by Clint Boulton

Nonprofit’s cloud migrations boost business agility

May 18, 2016
Cloud ComputingIT StrategyTechnology Industry

The Muscular Dystrophy Association is modernizing clunky, legacy IT systems by moving email, collaboration, HR and CRM capabilities to cloud services.

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The Muscular Dystrophy Association has jettisoned several manual business processes and legacy technologies in favor of cloud software as the nonprofit organization seeks greater operational efficiencies at a lower cost. The IT modernization, which includes email, CRM, human resources and several other business functions, has galvanized the organization’s nearly 800 employees, says CIO Jeannine Houlihan, who joined MDA from Motorola Mobility in 2014.

jeannine houlihan

Muscular Dystrophy Association’s CIO Jeannine Houlihan.

Houlihan says the changes, which also include moving to a private cloud and building a new patient case management system, are empowering staff to more efficiently access constituent information, enabling the organization to better serve patients and families. Moreover, the moves are making the business more agile and productive because MDA’s lean staff of 13 employees no longer manages hardware infrastructure and applications.

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MDA serves hundreds of thousands of people suffering from some form of neuromuscular disease, including muscular dystrophy, ALS and dozens of related diseases. In 2015, MDA provided care and support to 100,000 individuals and coordinated 50,000 visits at MDA care centers across the country.

Why MDA lifted core technologies to the cloud

With so many organizations soliciting donations, it’s challenging for nonprofits such as MDA to consistently generate income. Any funds that it can save by implementing new technologies and processes is welcome but the organization must also continue to function efficiently and reliably. Such was the case for MDA, whose senior leadership and rank-and-file employees were “very open to change,” Houlihan says.

MDA, it turned out, required a lot of change. The bulk of MDA’s technologies were implemented years ago and left idle. After Houlihan was hired she dug into the MDA’s IT documentation — what little of it there was — to learn what technology was working and what wasn’t. She then proposed and moved forward with a three-year IT transformation roadmap.

It wasn’t long before Houlihan began automating several manual processes with cloud software. Those moves included the following:

  • Switching from Microsoft Outlook 2010 to Microsoft Office 365 and implementing Skype for Business chat and SharePoint for collaboration (from a hodgepodge of file servers).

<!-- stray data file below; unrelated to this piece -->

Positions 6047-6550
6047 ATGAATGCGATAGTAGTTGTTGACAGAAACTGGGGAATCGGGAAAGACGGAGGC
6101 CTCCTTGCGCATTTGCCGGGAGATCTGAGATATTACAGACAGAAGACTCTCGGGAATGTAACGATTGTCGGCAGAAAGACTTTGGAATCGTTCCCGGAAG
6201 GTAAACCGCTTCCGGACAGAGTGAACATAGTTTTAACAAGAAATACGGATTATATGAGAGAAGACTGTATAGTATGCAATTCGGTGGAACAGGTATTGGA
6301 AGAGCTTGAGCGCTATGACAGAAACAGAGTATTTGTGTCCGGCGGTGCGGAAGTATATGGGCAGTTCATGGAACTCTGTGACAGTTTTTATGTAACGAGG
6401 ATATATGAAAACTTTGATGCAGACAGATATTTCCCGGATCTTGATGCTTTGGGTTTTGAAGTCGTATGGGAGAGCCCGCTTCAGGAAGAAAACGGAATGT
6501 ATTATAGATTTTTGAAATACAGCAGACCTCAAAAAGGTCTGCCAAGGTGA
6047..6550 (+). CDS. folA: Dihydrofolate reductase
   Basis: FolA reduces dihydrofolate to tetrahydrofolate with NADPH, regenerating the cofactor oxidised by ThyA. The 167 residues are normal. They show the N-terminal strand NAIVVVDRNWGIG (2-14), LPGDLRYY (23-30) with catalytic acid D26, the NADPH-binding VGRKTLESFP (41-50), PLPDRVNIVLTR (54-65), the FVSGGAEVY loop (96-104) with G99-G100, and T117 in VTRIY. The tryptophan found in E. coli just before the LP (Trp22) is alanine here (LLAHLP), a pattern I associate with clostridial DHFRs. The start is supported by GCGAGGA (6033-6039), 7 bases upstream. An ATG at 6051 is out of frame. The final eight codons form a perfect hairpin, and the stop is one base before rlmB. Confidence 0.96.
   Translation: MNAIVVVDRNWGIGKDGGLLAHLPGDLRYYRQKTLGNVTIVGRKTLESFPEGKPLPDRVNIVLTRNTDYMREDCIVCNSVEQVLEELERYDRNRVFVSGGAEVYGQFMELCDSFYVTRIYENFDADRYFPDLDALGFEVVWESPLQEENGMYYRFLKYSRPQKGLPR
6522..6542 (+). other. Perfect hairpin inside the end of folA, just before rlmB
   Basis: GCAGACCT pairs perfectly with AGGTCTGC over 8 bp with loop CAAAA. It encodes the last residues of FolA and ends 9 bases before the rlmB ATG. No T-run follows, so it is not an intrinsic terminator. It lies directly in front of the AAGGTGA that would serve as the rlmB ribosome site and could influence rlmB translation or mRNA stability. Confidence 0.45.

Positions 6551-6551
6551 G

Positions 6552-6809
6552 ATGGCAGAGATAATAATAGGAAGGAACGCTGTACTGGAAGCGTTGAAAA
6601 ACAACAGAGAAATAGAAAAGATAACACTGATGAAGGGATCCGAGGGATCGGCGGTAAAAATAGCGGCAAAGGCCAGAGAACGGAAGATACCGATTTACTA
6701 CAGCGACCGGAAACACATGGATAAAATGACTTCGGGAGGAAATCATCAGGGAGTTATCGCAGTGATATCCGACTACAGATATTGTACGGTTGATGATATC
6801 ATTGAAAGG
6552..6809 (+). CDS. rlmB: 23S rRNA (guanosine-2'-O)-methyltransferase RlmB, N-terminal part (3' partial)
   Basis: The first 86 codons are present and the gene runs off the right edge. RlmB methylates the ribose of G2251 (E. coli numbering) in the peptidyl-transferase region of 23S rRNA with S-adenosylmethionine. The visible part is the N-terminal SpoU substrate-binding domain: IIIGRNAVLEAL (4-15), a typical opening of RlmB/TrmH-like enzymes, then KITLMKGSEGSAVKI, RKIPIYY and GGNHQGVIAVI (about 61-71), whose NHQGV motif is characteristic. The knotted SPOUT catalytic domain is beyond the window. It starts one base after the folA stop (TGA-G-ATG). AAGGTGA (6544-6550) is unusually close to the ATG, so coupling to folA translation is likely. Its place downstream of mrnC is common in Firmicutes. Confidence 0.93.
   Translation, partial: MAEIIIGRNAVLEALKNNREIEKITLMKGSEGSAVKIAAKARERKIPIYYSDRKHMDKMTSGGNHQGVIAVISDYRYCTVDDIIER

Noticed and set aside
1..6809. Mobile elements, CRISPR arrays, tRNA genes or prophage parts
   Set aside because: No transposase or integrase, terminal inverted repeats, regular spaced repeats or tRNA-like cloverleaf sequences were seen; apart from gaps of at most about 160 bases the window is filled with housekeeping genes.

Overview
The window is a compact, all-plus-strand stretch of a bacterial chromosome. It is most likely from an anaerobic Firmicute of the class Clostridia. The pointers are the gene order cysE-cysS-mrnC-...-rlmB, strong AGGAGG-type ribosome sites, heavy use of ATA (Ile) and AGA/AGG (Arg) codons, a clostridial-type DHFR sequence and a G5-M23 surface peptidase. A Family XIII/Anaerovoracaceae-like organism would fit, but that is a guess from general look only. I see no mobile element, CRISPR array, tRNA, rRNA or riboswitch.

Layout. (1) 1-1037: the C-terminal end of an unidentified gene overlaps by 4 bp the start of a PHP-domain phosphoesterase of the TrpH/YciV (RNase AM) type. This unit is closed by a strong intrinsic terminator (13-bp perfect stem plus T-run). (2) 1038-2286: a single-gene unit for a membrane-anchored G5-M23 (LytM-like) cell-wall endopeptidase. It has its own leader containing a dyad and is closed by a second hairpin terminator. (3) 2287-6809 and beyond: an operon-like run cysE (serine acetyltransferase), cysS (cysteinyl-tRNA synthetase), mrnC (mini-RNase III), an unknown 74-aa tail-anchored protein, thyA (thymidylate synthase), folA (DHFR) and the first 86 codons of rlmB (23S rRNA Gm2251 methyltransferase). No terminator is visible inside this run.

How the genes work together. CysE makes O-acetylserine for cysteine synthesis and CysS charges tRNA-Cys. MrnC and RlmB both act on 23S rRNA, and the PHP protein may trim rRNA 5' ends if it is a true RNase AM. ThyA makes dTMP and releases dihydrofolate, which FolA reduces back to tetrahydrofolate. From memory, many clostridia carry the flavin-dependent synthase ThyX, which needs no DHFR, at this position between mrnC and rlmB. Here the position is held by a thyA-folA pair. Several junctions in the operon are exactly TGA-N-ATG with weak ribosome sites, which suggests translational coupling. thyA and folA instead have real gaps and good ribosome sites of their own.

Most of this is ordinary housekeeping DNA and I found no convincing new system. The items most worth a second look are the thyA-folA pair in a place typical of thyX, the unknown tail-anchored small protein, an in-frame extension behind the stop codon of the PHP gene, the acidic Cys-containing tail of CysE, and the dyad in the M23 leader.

• Moving ADP on-premises human resources and payroll systems to ADP’s Workforce Now cloud applications, allowing employees to access documents, paid time off, time tracking and recruiting capabilities online. She says moving HR, payroll, email and collaboration to the cloud “really made us a more nimble,” organization, allowing employees to access their own information and engage with clients from any computing device.
  • Implementing CRM software to improve call center operations and sales, enabling MDA to track customer interactions for the first time. Previously, contacts and leads were managed via spreadsheets.
  • Implementing BroadSoft call center cloud software — the organization’s first call center — for IT Help Desk and donation call handling. “Calls literally went to someone’s desk,” Houlihan says.
  • Migrating from an on-premises data center in Tuscon to a VMware-based private cloud hosted by Involta in Tuscon, Ariz. “I have really gotten out of the business of managing hardware,” Houlihan says, adding that the move is driving IT efficiency and reducing infrastructure costs.

Moving to the cloud may have afforded MDA some operating efficiencies, freeing staff up to focus on more business requirements. But Houlihan says she meets with her cloud vendors quarterly to ensure she is getting the service MDA is paying for. “You have to hold them accountable and they have to be responsive,” Houlihan says.

Craving, not fearing, change management

Most corporate CIOs cite change management as their chief challenge in ushering in new technologies, but Houlihan says MDA wanted the tools to improve how they did their jobs. “The staff had struggled in various areas for years so when the opportunity came about to help lead or support change there was very little resistance by individuals in the field,” Houlihan says.

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To ensure smooth technology transitions, Houlihan and her staff exercise strategic planning and best practices for portfolio and project management. “New processes, structure and governance in this area along with leadership support is enabling our transformation at great speed,” she says.

More technology upgrades and inclusions are on tap for 2016 and beyond, including additional software modules to better automate for MDA’s Great Plains cloud accounting, invoicing and expense management cloud applications, which Microsoft hosts.

MDA is also building new patient case management system to host on’s cloud. Houlihan says the current system, hosted on Microsoft Access database, makes it difficult for employees to access patient data. “We are still a work in progress but we have moved the needle significantly.”